3.Incoherence is one attribute of conspiratorial thinking, but it does not follow that climate denial is irrational—on the contrary, denialist rhetoric is an effective political strategy to delay climate action by undermining people’s perception of the strength of scientific evidence. In confirmation, people selectively appeal to a conspiracy among scientists to explain away a scientific consensus when their political ideology compels them to do so—but not when the scientific consensus is of no relevance to their politics.

4. Rejecting the scientific consensus that humans are causing global warming is often the result of conspiratorial thinking rather than a careful weighing of scientific evidence.

5. When climate deniers are presented with information about climate change, their most common response is conspiratorial in nature.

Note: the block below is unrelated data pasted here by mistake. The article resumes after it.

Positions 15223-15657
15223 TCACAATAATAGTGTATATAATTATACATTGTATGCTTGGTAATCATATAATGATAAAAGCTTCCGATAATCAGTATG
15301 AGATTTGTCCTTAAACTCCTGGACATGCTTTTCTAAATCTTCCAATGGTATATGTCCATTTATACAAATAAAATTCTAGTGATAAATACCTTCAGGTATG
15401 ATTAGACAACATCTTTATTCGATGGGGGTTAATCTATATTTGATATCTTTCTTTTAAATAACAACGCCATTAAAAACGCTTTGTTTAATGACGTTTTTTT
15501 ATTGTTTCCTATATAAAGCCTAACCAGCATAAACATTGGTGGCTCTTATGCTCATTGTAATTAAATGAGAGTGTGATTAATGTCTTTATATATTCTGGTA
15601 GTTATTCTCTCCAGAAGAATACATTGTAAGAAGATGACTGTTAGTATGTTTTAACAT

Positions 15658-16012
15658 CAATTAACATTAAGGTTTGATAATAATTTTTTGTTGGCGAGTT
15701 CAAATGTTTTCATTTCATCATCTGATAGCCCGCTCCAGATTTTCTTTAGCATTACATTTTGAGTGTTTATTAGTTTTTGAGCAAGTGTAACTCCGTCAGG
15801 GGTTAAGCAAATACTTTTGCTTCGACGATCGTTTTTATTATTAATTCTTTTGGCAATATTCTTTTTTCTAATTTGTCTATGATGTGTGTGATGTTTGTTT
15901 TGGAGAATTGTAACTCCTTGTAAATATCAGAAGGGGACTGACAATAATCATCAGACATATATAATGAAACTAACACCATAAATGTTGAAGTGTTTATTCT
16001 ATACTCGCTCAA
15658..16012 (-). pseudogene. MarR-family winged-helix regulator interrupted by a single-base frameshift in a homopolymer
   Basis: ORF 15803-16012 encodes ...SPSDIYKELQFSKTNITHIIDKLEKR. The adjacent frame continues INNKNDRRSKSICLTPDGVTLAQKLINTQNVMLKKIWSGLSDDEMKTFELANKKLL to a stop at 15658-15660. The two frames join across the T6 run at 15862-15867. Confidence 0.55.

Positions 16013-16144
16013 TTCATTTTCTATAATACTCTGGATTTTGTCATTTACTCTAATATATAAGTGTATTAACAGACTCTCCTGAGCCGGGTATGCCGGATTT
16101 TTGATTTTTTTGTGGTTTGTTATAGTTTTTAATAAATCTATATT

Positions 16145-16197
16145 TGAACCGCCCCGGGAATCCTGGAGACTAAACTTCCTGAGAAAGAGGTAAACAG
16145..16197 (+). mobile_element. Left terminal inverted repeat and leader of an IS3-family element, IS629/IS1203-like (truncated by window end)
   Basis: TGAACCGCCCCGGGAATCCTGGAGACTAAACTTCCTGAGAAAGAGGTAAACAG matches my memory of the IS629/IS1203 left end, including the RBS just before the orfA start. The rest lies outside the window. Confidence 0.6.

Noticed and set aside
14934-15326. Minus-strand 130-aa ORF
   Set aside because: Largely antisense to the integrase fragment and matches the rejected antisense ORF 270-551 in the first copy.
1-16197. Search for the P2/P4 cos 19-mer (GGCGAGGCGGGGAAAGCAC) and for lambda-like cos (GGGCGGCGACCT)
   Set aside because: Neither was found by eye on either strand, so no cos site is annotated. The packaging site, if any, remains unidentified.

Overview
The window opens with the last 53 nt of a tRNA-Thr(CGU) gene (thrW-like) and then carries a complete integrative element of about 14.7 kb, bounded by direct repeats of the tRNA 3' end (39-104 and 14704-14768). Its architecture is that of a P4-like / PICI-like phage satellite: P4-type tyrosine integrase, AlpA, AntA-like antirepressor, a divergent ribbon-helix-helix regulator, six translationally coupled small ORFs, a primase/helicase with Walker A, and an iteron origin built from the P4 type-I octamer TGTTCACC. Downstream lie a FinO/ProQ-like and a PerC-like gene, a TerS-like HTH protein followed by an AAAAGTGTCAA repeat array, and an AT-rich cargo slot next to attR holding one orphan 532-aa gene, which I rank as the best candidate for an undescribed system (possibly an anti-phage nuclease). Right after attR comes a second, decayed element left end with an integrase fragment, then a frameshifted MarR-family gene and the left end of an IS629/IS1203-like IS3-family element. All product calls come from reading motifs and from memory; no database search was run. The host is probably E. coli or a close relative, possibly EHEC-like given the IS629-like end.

6. However, climate denial isn’t just associated with climate-themed conspiracy theories—rather, people who deny climate science are more likely to endorse conspiracy theories in other topics as well.

7. An ounce of prevention is worth a pound of cure… For example, sharing of conspiratorial climate-denial posts on Facebook was reduced by a simple intervention that encouraged people to ask four questions about material before sharing it..

Points 2, 3, 4, and 6 are supported by references to papers by Lewandowsky et al. Forget 9/11 and the Kennedy and Martin Luther King assassinations. Conspiracy theorising is a niche cottage industry to Lewandowsky and Cook, intimately linked to climate denial. “Persecuted Victim,” “Nefarious Intent,” – all their carefully assembled characteristics of conspiratorial thinking are there, repeated word for word from their “Moon Hoax” and “Alice in Wonderland” papers. Forget the Skripals, the DNC emails / Crowdstrike / FBI story and the Cambridge professor on a million dollar CIA retainer who just couldn’t help bumping in to people who happened to be working for the Trump election campaign. It’s all about climate denial.